Ankylosing spondylitis

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(By Dr Sarah Myhill and Craig Robinson)
Stylistic note: Use of the first person singular refers to me, Dr Sarah Myhill. One can assume that the medicine and biochemistry are mine, as edited by Craig Robinson, and that any classical and mathematical references and quotes or historical and linguistic notes are Craig’s!


This is the best worked out example of molecular mimicry, whereby the immune system gets confused. The gut has bacteria in it which the immune system may make antibodies to. Sometimes the gut has bacteria present called Klebsiella.

It just so happens that if you have a particular tissue type (HLA B27), then the microscopical shape of the spinal ligaments is sufficiently similar to Klebsiella to allow cross-reaction. Antibodies meant for Klebsiella start to stick to spinal ligaments and cause inflammation. Inflammation of the ligaments of the spine cause the symptoms of ankylosing spondylitis (AS). Please see The Link between Ankylosing Spondylitis, Crohn's Disease, Klebsiella, and Starch Consumption

Clinical picture

  • Men sufferers outnumber women by 10 to 1
  • Symptoms often start in late teenage years or early 20s
  • It often runs in families down the male line
  • It often takes years between the onset of symptoms and diagnosis
  • It starts with stiffness in the lower back, worse in the morning and improving as the day progresses.
  • X-ray changes take several years to develop
  • If the back is not exercised, the ligaments calcify and become solid, leaving the patient with a completely rigid spine.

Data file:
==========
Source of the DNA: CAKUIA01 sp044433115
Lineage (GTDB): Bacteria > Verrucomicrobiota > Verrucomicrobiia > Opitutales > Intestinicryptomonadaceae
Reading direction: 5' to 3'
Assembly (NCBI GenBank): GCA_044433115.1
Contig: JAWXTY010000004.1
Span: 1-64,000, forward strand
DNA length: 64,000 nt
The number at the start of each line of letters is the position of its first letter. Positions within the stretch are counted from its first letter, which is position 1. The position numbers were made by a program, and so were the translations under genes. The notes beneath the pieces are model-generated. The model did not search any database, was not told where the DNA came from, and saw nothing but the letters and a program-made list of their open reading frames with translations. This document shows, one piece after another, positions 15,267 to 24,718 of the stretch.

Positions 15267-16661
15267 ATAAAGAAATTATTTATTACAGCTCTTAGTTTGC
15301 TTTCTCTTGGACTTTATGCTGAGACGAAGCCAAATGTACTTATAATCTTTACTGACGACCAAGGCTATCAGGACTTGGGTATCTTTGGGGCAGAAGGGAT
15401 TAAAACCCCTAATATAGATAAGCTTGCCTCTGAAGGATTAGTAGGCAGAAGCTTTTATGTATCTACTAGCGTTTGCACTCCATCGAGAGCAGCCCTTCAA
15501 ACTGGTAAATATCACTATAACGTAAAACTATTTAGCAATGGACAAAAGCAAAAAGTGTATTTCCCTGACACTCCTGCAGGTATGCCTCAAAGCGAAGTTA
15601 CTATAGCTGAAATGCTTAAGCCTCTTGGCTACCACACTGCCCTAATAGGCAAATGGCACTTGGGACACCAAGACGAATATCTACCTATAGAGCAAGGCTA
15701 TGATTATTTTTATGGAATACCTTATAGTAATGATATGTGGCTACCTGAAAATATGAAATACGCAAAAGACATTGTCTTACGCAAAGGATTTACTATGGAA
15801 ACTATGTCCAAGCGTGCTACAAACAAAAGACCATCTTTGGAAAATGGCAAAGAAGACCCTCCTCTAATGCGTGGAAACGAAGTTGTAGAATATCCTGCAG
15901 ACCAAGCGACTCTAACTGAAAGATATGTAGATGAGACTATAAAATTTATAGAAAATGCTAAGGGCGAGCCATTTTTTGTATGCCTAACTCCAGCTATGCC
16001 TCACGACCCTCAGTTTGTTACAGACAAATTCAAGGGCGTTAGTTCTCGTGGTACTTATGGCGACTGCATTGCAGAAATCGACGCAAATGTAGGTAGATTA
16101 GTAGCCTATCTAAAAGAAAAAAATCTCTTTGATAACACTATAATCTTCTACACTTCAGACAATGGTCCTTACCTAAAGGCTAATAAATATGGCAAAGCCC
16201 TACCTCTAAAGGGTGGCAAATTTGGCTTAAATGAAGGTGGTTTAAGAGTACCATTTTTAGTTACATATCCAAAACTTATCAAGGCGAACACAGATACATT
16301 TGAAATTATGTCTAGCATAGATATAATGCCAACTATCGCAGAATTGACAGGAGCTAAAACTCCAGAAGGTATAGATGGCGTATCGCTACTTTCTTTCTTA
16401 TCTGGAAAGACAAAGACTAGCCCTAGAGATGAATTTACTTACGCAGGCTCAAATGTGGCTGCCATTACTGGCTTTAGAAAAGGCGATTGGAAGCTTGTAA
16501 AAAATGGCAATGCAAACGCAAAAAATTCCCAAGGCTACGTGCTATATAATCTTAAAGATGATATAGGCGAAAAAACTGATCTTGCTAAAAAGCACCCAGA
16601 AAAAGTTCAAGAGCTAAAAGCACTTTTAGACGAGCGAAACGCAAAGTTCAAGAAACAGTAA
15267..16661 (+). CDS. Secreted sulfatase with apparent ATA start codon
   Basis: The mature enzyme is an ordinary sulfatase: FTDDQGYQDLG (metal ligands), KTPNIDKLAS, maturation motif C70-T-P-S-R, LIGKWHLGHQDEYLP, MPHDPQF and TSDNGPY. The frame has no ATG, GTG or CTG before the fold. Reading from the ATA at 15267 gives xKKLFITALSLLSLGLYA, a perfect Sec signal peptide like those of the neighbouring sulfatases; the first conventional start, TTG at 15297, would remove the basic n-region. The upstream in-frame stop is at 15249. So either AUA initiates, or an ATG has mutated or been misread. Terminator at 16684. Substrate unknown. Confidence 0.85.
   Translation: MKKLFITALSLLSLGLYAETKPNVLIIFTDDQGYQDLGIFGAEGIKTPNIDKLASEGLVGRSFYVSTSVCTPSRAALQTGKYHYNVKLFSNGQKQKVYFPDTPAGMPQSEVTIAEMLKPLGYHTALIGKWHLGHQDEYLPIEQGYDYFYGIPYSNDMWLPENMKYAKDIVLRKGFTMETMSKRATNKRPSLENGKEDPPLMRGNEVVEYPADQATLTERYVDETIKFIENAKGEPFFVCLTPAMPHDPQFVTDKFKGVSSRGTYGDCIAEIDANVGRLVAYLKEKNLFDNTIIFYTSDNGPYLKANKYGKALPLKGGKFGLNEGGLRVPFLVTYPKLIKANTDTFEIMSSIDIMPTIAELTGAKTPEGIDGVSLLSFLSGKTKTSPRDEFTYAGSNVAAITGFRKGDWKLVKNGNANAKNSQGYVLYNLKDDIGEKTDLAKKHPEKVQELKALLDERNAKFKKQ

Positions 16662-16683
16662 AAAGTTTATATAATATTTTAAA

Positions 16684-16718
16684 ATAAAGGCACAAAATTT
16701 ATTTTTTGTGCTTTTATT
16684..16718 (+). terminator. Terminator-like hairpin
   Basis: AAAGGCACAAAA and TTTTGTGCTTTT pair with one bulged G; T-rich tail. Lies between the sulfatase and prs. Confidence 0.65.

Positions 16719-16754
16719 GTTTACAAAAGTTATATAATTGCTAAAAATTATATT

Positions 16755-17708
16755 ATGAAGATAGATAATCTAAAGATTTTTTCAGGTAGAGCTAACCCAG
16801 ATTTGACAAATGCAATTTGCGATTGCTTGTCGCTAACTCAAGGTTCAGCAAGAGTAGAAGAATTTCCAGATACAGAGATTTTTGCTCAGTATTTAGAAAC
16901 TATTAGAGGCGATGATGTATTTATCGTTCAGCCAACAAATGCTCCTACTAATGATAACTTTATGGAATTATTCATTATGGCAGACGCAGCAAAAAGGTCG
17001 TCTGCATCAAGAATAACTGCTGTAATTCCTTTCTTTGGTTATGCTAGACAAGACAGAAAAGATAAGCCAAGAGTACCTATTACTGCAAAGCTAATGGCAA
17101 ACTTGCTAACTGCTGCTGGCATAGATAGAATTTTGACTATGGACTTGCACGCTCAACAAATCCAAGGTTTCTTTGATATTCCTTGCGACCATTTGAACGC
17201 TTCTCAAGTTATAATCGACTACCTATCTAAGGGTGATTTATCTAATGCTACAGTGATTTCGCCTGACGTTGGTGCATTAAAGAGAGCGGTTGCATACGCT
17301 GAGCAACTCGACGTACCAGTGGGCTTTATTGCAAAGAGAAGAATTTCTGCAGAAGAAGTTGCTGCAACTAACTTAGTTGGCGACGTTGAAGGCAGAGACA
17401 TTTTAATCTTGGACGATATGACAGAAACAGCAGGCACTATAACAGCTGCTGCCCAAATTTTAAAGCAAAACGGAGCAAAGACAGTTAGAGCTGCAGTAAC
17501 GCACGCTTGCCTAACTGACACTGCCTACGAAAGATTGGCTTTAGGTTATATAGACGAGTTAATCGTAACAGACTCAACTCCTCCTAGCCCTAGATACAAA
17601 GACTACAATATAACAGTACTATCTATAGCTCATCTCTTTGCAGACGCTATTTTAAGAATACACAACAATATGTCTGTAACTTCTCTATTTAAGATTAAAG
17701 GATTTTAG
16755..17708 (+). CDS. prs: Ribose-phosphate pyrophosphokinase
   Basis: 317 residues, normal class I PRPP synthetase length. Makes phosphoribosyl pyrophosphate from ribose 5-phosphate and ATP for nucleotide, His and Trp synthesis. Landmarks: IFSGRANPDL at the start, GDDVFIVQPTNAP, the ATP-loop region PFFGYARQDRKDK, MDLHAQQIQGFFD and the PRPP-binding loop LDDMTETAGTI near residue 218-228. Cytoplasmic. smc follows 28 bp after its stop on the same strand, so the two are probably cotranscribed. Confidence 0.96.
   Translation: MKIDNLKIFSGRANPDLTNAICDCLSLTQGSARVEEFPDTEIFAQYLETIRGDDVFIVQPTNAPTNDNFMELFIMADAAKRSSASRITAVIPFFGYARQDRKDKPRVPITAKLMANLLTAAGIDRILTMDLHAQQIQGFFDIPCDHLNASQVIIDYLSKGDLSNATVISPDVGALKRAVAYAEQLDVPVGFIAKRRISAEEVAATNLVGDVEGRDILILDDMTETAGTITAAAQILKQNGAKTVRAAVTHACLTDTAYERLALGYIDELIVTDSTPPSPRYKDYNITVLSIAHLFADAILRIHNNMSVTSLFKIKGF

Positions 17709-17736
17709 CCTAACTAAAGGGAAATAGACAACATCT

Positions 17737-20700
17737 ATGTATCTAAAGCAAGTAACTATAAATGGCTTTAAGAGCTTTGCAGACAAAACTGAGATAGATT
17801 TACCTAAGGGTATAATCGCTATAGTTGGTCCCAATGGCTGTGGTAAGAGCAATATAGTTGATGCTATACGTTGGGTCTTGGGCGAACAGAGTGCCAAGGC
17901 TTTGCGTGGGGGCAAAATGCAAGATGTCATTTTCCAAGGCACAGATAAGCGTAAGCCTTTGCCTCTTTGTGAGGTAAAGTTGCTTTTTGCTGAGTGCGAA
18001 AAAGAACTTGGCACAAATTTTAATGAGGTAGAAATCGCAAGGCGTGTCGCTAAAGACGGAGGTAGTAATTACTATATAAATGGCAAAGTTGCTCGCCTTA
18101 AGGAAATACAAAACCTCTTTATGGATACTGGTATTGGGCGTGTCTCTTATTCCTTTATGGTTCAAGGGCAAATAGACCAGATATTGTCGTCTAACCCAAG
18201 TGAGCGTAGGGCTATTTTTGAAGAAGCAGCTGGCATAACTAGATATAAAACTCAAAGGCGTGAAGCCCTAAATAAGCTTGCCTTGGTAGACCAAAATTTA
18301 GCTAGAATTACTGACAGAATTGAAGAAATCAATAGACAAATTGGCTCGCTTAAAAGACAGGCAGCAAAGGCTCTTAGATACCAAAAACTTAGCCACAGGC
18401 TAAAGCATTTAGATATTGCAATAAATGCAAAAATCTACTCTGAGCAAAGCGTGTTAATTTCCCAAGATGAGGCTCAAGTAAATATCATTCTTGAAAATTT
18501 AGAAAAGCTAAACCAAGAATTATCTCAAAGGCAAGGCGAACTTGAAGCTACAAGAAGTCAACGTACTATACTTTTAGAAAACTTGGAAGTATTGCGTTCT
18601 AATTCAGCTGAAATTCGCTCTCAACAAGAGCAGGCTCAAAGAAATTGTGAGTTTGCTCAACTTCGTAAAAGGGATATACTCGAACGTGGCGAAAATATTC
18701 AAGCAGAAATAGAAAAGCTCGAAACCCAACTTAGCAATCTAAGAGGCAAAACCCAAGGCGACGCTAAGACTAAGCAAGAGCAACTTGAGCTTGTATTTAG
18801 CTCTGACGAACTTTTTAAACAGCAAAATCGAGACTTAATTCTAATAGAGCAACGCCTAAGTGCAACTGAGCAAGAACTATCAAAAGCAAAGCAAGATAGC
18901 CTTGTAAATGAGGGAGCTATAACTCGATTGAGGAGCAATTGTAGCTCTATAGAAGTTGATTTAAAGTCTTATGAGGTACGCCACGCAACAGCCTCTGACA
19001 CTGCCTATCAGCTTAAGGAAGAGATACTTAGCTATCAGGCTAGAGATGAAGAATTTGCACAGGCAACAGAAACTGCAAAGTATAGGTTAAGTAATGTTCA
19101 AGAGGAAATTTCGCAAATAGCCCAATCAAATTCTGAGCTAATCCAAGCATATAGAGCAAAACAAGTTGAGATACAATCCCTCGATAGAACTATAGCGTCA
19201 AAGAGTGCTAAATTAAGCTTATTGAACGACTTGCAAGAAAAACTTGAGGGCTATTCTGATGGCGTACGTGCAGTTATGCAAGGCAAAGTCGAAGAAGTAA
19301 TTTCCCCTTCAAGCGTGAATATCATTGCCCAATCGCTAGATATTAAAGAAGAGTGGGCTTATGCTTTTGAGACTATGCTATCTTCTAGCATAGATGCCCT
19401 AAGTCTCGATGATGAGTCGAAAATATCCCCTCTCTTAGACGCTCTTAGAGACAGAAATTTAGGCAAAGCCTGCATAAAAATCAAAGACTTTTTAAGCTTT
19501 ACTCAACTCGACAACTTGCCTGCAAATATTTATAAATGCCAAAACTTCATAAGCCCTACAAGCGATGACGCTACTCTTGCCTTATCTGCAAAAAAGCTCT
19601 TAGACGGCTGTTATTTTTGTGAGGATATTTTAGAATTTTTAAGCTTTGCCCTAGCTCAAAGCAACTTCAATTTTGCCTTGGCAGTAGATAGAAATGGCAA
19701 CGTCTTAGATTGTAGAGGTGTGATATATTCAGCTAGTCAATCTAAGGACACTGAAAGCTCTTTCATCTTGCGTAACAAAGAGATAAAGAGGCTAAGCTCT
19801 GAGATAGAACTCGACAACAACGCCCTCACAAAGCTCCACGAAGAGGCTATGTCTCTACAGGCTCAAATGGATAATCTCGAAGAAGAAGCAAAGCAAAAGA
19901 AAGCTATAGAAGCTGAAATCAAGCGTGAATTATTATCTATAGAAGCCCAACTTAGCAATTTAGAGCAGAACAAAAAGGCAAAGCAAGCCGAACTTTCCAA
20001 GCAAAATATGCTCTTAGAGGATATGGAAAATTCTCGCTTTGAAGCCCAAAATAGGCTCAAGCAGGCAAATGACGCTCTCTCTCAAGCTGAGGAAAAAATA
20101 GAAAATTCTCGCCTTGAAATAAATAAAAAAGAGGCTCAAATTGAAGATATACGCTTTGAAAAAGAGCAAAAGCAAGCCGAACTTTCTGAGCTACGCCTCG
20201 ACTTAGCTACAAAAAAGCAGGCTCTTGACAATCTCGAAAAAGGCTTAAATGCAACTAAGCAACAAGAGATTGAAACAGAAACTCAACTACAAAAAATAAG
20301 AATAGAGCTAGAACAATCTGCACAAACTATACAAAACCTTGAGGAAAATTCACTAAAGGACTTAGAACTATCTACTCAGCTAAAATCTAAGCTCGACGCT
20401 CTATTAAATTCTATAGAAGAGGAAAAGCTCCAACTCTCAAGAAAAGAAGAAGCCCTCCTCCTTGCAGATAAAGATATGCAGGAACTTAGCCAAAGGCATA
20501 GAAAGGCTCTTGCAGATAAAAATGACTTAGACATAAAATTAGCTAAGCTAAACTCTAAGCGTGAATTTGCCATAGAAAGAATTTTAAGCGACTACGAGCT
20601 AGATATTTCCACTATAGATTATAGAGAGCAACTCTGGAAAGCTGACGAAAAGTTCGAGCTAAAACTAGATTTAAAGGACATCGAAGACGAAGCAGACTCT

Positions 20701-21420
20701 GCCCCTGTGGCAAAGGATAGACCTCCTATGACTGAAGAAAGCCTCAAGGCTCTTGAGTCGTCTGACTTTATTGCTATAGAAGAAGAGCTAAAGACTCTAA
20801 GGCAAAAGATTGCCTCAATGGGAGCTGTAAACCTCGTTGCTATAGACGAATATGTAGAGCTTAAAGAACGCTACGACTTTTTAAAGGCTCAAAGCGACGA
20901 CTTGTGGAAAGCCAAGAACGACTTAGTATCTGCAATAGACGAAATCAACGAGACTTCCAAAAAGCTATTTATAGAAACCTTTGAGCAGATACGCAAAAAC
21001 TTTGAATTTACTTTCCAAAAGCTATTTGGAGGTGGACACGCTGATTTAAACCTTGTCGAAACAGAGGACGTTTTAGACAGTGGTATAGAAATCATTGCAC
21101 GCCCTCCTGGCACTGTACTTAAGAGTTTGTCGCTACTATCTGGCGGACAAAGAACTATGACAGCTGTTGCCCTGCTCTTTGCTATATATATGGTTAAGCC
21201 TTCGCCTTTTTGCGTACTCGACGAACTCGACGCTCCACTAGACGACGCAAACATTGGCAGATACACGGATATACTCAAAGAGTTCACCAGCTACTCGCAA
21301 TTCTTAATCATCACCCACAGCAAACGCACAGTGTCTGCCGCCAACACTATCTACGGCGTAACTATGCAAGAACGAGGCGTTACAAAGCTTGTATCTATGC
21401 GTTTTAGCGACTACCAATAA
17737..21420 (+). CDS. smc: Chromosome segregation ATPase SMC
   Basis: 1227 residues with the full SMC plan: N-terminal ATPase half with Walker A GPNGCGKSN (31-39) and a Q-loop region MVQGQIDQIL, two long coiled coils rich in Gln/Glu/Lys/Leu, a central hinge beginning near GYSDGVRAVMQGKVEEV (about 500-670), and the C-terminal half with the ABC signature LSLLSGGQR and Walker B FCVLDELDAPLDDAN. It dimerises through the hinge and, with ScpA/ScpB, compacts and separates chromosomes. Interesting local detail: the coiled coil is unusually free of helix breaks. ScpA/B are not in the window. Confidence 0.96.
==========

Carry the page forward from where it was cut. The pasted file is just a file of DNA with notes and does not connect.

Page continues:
• The pain is lessened when the patient bends his back forward, so he tends to hold himself like this. As a result the spine solidifies and he eventually gets stuck in a bent position.


  • Suspect AS from the above history
  • Do tissue typing for HLA B27
  • Do tests for inflammation
  • Early in the illness, X-ray may be normal
  • Late in the illness, X-ray of the back shows up calcification of ligaments called "bamboo spine"
  • MRI scan of the back


1. See Arthritis.

2. It is especially important that the spine is put through its full range of movement every day to prevent it seizing up solid. Hydrotherapy is particularly helpful. The patient must hold himself straight and not allow himself to become bent forwards. There are some good exercises on NATIONAL ANKYLOSING SPONDYLITIS SOCIETY.

3. Diet - the idea here is to starve out the bacteria in the gut by doing a low starch diet. See Fermentation in the gut and CFS.

4. Anti-inflammatory drugs (NSAIs). I do not like using pain killers for arthritis because pain is Nature's way of telling you to rest the joint. However, the inflammation in AS is a useless, unnecessary inflammation and NSAIs could be used at night if the pain is preventing sleep. See Inflammation - all interventions to damp down inflammation will help.

The disease can be monitored by doing tests of inflammation.


25% get iritis - an inflammation in the eye causing pain (sometimes this can be diagnosed by looking in the mirror for a "pool" of whiteness in the lower half of the iris). This needs an urgent consultant opinion. Rarely the heart is involved with conduction defects and valve problems.

Genetic effects

Most patients with AS are HLA B27 positive. This means 50% of their children will also be positive and they will have a 33% chance of developing AS.

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